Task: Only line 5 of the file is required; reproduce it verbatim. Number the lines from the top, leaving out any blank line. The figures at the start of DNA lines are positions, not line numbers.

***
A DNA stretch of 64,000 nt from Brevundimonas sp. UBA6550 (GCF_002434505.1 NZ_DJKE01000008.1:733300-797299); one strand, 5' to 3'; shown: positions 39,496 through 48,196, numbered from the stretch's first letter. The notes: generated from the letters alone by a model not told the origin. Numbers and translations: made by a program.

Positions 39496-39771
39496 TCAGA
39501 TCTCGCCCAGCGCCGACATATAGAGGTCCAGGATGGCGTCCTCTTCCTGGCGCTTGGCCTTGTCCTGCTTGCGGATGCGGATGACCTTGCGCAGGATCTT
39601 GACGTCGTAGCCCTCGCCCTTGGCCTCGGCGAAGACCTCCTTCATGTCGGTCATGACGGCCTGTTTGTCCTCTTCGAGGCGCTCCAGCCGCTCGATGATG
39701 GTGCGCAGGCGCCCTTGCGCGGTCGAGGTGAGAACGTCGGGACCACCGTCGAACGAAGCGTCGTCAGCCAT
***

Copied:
39601 GACGTCGTAGCCCTCGCCCTTGGCCTCGGCGAAGACCTCCTTCATGTCGGTCATGACGGCCTGTTTGTCCTCTTCGAGGCGCTCCAGCCGCTCGATGATG